Table 1 Inhibition of Fusarium verticillioides radial growth (%) after 264 hours of incubation in media with Krameria erecta and Jacquinia macrocarpa methanolic extracts. 

Values are the average of triplicates ± the standard error of the mean. Different letters mean different statistical groups. Tukey test p < 0.05.

The radial extension rate, U (µm/h), of F. verticillioides was estimated from the radial growth results (Table 2). The lowest radial extension rate (2,010 µm/h) was observed with the 2,000 mg/L of J. macrocarpa crude extract and 2,350 µm/h with 1,000 mg/L. Both results agree to those of radial growth because they delayed it. The values from the radial extension rate of the PDA and PDA-methanol controls (4,320 μm/h and 4,280 μm/h, respectively) were higher than those from the J. macrocarpa methanolic extract exhibiting effects in F. vertici llioides.

Table 2 Radial extension rate of Fusarium verticillioides.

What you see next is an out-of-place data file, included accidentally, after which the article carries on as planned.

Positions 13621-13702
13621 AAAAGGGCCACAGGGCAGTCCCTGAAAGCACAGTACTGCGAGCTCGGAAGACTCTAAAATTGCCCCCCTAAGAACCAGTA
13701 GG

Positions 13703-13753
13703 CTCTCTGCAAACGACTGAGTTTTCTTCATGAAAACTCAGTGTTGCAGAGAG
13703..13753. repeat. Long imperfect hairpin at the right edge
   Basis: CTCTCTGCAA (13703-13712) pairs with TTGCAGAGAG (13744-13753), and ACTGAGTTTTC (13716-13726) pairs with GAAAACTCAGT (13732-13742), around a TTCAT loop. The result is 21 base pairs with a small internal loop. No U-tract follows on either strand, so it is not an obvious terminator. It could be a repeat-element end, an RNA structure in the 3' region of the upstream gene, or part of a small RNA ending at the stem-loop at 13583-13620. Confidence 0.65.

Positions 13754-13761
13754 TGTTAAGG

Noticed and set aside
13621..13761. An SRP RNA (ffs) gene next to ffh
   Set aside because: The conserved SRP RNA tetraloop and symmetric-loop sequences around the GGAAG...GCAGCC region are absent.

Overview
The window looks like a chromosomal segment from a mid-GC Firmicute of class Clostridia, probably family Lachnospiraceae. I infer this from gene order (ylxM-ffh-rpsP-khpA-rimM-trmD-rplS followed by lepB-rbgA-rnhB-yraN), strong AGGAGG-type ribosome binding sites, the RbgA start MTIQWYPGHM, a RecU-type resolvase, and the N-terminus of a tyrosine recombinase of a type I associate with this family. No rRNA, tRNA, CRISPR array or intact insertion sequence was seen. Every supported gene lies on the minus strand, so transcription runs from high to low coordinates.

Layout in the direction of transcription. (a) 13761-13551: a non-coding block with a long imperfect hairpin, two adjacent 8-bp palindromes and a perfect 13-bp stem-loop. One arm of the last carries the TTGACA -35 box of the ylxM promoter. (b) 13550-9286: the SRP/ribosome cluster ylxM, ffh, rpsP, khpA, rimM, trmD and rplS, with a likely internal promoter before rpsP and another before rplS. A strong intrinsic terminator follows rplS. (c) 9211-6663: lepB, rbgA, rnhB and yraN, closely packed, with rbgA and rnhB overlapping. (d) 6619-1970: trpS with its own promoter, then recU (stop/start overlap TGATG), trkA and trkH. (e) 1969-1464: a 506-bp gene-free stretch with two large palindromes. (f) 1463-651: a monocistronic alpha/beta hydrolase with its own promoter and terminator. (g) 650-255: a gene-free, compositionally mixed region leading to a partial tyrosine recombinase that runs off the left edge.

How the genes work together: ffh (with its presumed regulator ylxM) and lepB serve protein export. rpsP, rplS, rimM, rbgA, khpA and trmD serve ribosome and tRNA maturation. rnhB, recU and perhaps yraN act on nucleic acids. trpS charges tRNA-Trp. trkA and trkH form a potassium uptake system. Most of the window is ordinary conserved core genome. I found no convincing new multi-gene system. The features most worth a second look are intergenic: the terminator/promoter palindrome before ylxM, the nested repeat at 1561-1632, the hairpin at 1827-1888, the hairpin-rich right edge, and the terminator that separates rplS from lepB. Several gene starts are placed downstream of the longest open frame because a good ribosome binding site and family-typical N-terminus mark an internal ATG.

Krameria erecta at the low amount (500 and 1,000 mg/L) used in the study did not affect F. verticillioides development and weak effects were noticed when exposed to 2,000 mg/L. In accordance with our study, several authors have mentioned that fungi species reacts to plant extracts in different ways (Fokialakis et al., 2006; Hernández-Albiter et al., 2007; Tequida-Meneses et al., 2002). Jiménez-Estrada et al. (2013) reported that methanolic extract of K. erecta has high antioxidant and antiproliferative activities; however, it did not affect the energy process in the fungus development. Also, Morán-Palacio et al. (2014) reported the presence of polyphenols and terpenes in a methanolic extract of K. erecta from Sonora, Mexico. These authors found that K. erecta has five times greater than ascorbic acid and a high phenolic content. It has been reported that this kind of compounds have antimicrobial and antifungal activity, however they had no effect in fungus species treated. Due to the low growth inhibition of F. verticillioides exerted by K. erecta, we proceed to evaluate only the effects of J. macrocarpa extract on the spore germination, biomass and FB1 production, using the estimated MIC (1,882 mg/L).